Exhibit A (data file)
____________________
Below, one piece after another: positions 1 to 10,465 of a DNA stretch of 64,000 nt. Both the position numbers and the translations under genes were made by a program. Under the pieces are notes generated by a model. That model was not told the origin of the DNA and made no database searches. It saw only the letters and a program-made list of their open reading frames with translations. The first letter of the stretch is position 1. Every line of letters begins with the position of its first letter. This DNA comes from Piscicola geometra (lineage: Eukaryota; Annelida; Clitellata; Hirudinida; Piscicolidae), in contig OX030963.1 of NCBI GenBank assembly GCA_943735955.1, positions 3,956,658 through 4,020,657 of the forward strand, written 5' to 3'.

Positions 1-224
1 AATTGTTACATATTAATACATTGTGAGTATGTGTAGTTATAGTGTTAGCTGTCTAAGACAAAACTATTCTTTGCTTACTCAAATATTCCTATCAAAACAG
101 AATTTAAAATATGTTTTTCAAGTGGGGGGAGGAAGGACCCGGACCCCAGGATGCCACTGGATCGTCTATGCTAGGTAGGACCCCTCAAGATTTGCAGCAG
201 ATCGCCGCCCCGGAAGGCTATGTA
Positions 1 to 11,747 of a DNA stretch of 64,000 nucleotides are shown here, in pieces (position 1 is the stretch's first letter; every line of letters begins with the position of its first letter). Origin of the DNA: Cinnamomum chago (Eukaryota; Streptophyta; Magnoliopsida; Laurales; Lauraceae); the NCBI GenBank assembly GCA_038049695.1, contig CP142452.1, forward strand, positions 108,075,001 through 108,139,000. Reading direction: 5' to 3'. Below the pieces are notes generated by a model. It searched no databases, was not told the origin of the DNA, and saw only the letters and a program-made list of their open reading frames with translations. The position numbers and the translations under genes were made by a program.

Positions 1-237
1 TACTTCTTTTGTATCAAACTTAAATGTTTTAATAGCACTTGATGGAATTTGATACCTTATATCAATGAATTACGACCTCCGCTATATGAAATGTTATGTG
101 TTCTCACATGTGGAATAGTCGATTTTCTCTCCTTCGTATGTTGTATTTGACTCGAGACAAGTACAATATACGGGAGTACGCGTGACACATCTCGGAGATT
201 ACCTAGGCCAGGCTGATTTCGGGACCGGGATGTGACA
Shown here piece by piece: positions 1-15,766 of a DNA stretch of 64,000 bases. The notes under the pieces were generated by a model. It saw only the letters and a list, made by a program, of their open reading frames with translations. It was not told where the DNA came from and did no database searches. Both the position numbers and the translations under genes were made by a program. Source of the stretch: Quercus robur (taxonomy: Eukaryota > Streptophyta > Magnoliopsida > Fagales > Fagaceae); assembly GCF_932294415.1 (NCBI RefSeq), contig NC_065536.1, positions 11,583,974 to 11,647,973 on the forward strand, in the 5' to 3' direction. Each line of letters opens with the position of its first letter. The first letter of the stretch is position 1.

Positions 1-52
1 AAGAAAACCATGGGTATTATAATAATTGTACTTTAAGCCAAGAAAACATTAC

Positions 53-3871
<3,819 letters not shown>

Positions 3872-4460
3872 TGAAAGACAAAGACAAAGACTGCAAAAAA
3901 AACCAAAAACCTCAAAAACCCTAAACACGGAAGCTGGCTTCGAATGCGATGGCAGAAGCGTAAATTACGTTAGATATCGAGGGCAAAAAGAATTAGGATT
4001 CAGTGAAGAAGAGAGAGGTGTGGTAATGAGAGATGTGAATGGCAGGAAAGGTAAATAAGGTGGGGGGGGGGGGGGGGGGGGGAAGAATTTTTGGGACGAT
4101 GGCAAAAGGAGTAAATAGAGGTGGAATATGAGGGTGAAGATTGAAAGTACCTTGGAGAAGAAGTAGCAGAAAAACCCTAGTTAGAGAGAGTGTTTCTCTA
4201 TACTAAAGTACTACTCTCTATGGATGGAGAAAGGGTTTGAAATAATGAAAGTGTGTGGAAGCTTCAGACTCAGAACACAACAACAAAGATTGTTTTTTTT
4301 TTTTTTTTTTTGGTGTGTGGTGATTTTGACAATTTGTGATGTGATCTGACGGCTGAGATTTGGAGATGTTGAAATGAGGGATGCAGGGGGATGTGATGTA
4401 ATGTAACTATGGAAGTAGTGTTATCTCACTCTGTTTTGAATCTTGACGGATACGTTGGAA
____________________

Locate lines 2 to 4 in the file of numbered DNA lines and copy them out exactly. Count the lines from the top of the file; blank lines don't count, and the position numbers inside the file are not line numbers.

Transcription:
Positions 1-224
1 AATTGTTACATATTAATACATTGTGAGTATGTGTAGTTATAGTGTTAGCTGTCTAAGACAAAACTATTCTTTGCTTACTCAAATATTCCTATCAAAACAG
101 AATTTAAAATATGTTTTTCAAGTGGGGGGAGGAAGGACCCGGACCCCAGGATGCCACTGGATCGTCTATGCTAGGTAGGACCCCTCAAGATTTGCAGCAG